The same logic applies to fantasy baseball. Why would someone want to trade with a strong competitor when weaker ones are available? Even worse is that in fantasy baseball, we are dealing with humans, and psychological factors come into play. Not only are people more more likely to seek out weaker targets, they're often less willing to trade with stronger targets.
Suppose you're sitting at a poker table and the guy across from you puts out a big bet, looking quite confident in himself. Assuming you're playing in a universe where there is no such thing as game theory, bluffing or psychology, you are going to need to have a very strong hand yourself to call his bet. Better yet, say he flat-out shows you his cards, and they do indeed make a fantastic hand. In all likelihood, you are going to avoid confrontation with him and fold.
By acting like a strong player in fantasy baseball—maybe by showing off your knowledge or bragging about your credentials or declining trades using complex stats as your reasoning—you are essentially showing your competitors your hand. Sometimes this is unavoidable, but if not, why on earth would you do that? Sure, maybe you'll massage your own ego a little bit and feel superior for a minute, but you will feel a much greater sense of superiority by laying low, making excellent and well-timed moves, and eventually outsmarting everyone to win the league.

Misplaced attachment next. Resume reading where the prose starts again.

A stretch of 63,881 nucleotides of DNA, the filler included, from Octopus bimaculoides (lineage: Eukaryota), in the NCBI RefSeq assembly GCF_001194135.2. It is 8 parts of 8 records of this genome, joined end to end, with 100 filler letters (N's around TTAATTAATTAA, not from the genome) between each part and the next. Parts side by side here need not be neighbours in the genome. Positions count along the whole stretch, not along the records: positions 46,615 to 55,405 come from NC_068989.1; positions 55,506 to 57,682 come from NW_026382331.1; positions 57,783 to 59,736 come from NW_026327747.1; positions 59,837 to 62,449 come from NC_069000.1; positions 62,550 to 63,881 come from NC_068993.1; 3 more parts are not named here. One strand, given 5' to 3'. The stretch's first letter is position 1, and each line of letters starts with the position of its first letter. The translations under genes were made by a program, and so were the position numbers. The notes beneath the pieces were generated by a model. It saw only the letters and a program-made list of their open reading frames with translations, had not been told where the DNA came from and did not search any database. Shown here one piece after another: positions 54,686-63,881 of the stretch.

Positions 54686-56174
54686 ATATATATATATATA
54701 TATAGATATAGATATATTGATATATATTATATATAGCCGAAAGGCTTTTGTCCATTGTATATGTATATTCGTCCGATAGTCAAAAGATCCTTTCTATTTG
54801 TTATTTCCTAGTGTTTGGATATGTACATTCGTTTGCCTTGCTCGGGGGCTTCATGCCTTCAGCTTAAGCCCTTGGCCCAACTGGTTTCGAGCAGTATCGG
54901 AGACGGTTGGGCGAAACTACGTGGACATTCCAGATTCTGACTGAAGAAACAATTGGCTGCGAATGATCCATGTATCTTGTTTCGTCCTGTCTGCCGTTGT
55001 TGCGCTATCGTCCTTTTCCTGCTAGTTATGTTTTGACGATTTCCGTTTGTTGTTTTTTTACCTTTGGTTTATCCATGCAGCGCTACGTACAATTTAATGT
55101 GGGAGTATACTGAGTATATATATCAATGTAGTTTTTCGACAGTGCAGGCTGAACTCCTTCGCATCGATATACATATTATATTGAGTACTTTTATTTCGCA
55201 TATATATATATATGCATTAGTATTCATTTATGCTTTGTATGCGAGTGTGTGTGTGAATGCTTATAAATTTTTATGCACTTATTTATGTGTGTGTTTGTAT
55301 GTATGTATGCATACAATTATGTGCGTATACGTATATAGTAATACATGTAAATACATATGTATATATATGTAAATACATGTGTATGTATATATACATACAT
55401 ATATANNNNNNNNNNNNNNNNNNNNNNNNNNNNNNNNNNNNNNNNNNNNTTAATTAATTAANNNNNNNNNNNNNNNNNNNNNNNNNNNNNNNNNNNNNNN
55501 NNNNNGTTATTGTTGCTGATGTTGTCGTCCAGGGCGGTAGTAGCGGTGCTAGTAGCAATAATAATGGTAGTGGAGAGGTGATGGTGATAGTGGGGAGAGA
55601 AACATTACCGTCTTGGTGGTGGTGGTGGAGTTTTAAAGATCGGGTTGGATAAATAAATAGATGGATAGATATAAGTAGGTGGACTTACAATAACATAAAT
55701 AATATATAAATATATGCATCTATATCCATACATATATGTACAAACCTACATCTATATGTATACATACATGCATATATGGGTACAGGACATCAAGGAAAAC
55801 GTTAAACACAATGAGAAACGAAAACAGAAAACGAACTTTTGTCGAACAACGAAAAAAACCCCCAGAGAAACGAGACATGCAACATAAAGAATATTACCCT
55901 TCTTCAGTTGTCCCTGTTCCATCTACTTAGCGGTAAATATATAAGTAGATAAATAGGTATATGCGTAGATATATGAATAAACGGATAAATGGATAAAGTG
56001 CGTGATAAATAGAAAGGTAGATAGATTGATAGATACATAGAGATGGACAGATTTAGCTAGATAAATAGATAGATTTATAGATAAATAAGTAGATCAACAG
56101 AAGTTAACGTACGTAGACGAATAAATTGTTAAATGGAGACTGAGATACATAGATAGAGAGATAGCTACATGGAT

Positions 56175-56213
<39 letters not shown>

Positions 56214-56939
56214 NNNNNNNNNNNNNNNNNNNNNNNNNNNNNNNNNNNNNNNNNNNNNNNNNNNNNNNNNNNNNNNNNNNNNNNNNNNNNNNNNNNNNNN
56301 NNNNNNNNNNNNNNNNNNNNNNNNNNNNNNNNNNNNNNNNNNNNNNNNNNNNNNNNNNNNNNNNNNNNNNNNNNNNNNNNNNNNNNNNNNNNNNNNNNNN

Let's take a look at some examples where feigning weakness worked to perfection.
The Trojan Horse
Consider the story of the Trojan Horse, a story I'm sure most of you are familiar with. The Greeks at Troy understood that "warfare is based on deception." Odysseus ordered a large, magnificent-looking horse to be built, with the insides hollowed out. He would have Greek warriors hide inside of it, and those who didn't were to sail away on the ships.
This signaled to the Trojans that they were defeated—"(feigning) incapacity"— and the horse gave the illusion of a present given to the superior side as a sign of good will. As Sun Tzu would say, the Greeks "(encouraged) their arrogance."